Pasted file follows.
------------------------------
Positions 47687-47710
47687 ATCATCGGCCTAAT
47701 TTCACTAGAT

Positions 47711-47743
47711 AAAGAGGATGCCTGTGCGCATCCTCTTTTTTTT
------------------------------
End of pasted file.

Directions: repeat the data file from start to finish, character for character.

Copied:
Positions 47687-47710
47687 ATCATCGGCCTAAT
47701 TTCACTAGAT

Positions 47711-47743
47711 AAAGAGGATGCCTGTGCGCATCCTCTTTTTTTT